“Without knowledge of fundamental societal values an important prerequisite to be able to live and work in Sweden is lacking,” writes Erik Amnå, who led the government inquiry, in a debate article in the Dagens Nyheter daily.
Amnå, whose proposal has been presented to the integration minister Nyamko Sabuni, suggests that the courses should be divided into three key areas – values (the constitutional foundations), the welfare state (public institutions), and everyday life (practical applied knowledge of how the welfare state works).
Erik Amnå proposes that municipalities be instructed to offer 60 hours of schooling to each new immigrant and advises against dividing up new arrivals according to traditional categories such as ethnicity or religious identity.
“How shall we begin the story of Sweden for the 40,000 refugees, relatives, labour market immigrants and other adult arrivals who move to Sweden every year?” asks Erik Amnå, who is a Swedish professor in political science at Örebro University.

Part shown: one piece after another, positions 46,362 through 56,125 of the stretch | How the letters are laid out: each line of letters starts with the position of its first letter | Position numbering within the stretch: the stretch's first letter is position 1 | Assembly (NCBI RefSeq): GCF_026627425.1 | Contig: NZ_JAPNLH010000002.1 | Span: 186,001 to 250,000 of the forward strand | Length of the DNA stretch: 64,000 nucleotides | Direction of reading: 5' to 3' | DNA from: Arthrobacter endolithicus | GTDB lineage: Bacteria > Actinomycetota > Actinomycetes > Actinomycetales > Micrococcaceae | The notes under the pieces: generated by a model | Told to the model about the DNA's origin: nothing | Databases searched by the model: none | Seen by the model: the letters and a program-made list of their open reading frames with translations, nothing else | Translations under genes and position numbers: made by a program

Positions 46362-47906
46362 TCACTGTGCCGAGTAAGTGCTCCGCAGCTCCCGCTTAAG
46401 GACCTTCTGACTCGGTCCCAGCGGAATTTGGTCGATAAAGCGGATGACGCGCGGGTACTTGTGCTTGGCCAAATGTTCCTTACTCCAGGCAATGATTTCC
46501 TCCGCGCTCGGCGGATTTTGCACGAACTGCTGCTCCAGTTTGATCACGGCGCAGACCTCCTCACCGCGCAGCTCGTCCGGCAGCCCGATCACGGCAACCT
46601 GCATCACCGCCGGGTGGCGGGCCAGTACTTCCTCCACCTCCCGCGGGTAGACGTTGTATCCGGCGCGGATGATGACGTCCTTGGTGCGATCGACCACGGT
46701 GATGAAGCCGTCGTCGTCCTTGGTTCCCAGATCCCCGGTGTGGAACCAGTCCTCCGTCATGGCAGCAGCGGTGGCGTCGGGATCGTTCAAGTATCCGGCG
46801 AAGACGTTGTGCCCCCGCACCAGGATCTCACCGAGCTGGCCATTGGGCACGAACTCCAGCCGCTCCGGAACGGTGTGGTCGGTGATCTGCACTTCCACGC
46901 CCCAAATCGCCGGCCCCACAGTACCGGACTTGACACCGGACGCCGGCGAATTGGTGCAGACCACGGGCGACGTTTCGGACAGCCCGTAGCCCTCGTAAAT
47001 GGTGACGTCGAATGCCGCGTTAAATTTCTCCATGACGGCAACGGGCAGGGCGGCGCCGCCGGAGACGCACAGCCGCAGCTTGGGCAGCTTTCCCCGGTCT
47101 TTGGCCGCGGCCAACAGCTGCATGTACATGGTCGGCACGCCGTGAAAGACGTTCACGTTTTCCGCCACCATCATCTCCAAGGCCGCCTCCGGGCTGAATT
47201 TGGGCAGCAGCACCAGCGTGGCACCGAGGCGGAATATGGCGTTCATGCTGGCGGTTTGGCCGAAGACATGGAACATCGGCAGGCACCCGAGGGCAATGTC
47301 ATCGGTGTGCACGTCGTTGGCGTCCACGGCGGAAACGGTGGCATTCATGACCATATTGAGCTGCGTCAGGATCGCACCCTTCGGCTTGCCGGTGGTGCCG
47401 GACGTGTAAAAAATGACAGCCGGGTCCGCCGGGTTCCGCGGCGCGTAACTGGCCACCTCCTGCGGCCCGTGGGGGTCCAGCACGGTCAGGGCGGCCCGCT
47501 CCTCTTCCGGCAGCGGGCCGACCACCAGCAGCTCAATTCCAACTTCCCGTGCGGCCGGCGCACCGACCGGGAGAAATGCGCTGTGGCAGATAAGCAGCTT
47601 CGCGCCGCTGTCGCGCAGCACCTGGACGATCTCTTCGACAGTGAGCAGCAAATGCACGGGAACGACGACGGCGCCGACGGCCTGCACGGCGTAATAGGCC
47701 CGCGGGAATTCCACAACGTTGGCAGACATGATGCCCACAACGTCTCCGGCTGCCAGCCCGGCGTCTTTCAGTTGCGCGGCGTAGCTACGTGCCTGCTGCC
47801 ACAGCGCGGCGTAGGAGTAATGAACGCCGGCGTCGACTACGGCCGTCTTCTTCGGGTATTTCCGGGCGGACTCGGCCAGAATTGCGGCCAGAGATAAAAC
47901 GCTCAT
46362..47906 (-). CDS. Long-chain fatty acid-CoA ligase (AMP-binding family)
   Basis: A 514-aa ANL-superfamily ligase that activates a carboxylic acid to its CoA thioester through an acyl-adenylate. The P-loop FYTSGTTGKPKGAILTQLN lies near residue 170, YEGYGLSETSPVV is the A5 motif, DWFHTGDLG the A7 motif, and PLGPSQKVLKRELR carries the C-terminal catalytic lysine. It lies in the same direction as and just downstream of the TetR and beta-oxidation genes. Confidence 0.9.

Amnå argues that his proposal is based on a concern to ensure that all members of society have an equal chance of “on the one hand to take part in collective decisions about societal development, and on the other be able to form their lives independently and to live in freedom”.
The professor draws on the thinking of German philosopher Jürgen Habermas to argue that multiculturalism can be affirmed and social cohesion clarified by “deepening the long-term constitutional solidarity” referring to the importance of acquiring knowledge of ethical norms prevalent in the Swedish constitution.
The proposal suggests that 60 hours of teaching will be offered in the native tongues of the around 30,000 who come to Sweden to live and who are issued with residence permits extending beyond 12 months.
The courses would not be obligatory and thus if half accept the opportunity the cost would run to 90 million kronor ($12 million) per annum, Amnå estimates.
Erik Amnå underlines the importance of showing respect to the individual adults and recognises that “individuals with different backgrounds require scope for individually-adapted reflection and dialogue” and argues that teachers would need support from universities to develop the required expertise.